Um, I’m no theologian but I’m pretty sure we all stand before God individually and give account for our individual lives.  I actually think that according to the teachings of Jesus, He is the vine and His Father is the husbandman, or the “farmer” and I am to abide in Him for growth. (John 15) Jesus is the only one who is my high priest or who stands before God for me. (I Timothy 2:5) Under the new covenant I can’t use my husband (or now my ex) as an excuse for anything I did or didn’t do in this life.

And here’s where we got the eight cow wife story.  If there was any way to plant a seed of doubt in the minds of his audience that a preacher really doesn’t believe what he said earlier about men and women being equal it’s by telling a story about a man buying a wife with cows.

Oh and now comes the one tiny part of his message directed to the single women, “Don’t sell yourself short to any man who is looking for a discount wife.  You are worth eight cows. Oh just kidding, you are worth a lot more than that… haha.”

Yes, ladies and gentlemen this is exactly why I wanted to raise my half Indian daughters in America instead of elsewhere- so someday when they were 17 and 18 they could sit in an American mega church in 2016 and be told they were worth 8 cows.  Thank you for that.

Then he mentions Proverbs 31 and concludes that the wife gets all the credit for her husband being an elder because her respect created an atmosphere that allowed her husband to excel. “Her behavior produced an elder in the city.”  Oh joy.  Now promotion – or lack thereof – can be attributed to how much respect a husband is getting or not getting at home.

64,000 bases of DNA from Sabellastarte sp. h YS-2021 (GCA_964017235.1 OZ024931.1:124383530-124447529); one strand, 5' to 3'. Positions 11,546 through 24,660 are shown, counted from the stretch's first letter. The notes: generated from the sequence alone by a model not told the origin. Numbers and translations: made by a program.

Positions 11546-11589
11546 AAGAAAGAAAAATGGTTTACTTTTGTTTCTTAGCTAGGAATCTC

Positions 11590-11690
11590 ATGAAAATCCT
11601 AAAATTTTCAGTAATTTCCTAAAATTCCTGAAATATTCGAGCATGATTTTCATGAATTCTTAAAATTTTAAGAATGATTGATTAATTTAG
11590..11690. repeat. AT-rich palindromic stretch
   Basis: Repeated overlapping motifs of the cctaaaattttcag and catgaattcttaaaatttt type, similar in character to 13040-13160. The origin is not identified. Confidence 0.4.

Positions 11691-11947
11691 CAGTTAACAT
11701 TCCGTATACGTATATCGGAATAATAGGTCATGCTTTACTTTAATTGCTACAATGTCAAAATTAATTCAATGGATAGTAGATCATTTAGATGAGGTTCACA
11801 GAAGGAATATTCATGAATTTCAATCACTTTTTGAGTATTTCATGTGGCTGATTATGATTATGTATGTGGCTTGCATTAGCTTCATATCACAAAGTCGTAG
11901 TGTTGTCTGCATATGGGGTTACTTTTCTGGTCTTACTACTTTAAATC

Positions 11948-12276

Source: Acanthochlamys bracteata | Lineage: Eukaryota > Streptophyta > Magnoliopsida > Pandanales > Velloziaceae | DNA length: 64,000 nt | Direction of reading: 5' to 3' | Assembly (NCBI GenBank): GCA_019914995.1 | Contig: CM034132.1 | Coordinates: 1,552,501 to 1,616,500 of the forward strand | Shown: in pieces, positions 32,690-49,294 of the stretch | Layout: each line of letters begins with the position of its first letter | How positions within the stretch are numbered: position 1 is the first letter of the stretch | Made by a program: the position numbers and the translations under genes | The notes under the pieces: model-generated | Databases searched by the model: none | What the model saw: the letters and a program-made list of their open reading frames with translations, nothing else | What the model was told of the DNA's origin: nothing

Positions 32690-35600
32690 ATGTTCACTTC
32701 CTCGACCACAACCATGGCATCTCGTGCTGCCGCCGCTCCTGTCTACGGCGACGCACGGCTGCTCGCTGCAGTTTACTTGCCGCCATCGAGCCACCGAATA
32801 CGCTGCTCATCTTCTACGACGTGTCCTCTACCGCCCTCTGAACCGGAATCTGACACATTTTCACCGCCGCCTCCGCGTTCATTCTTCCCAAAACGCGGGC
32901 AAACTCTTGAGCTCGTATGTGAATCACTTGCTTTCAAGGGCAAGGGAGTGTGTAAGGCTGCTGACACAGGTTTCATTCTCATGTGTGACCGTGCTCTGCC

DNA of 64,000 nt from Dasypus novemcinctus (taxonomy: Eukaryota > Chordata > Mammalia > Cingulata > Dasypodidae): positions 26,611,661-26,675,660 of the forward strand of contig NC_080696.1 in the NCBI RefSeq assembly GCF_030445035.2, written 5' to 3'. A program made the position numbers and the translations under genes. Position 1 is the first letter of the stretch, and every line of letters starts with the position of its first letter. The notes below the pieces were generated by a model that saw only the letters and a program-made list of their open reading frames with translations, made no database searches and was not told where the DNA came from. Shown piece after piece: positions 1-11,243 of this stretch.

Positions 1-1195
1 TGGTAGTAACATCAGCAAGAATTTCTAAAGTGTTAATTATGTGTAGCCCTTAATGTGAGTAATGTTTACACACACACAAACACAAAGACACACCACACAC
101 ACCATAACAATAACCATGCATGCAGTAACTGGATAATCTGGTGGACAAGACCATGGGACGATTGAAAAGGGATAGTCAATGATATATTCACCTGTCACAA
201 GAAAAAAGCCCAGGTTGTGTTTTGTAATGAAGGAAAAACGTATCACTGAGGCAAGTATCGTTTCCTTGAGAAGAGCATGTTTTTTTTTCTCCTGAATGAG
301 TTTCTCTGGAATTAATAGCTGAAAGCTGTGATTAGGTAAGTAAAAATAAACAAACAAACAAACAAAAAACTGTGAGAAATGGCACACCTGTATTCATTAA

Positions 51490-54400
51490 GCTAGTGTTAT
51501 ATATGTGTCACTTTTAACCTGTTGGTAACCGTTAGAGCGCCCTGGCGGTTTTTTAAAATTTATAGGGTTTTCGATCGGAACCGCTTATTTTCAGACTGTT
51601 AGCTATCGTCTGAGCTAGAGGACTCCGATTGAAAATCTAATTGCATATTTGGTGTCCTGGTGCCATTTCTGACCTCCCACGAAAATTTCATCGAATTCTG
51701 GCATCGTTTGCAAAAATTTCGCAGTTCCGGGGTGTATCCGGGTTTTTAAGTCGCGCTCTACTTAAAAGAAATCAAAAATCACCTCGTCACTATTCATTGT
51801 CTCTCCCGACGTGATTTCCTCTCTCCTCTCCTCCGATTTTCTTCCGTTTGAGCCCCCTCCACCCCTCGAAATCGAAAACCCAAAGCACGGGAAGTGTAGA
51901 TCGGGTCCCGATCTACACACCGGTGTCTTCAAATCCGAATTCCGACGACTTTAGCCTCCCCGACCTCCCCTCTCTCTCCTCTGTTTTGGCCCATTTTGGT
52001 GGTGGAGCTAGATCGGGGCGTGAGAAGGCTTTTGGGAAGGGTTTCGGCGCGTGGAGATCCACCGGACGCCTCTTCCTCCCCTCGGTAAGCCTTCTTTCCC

Pressure much?  And isn’t that a dis on both husband and wife?

And then he talked about the merit of cheerleaders in men’s sports.  Yes, he actually went there.  And said the role of wives is to be cheerleaders and husband will be inspired to live up to his full potential.

Cheerleaders and eight cow wives.

And finally, the icing on the cake.  Our greatest sins in marriage: Women are too independent and men are too apathetic. Uh oh.  Shades of Jezebel and Ahab stuff for sure.  I’m having flashbacks to cultish deliverance sessions.

“This has a 100% success rate, it isn’t complicated it just takes a respect for the Word of God and a commitment to do what it says.”

So… if your marriage failed you didn’t respect the Word of God?

His prayer at closing: For the single people- for God to bring them a spouse.  For marriages- open our eyes to the reality and brilliance of your Word, and the perfect plan that will work for us.

Happy Valentine’s Day to me.

I’m sorry, my friends, I may be a divorcee without a degree and this man may be an apostolic elder who heads a marriage ministry and has a TV show on marriage and has written books on marriage- but I’m calling out this sermon today as inappropriate application of scripture: overly simplistic, misleading, hurtful and damaging.  (Not to mention totally insensitive timing.) This is legalism, pure and simple, for it puts all the responsibility for a marriage on what one person can do, and how well they can do it. This kind of message leads to ignorance and minimizing of deeper problems of addiction and abuse among Christians, which actually makes them worse.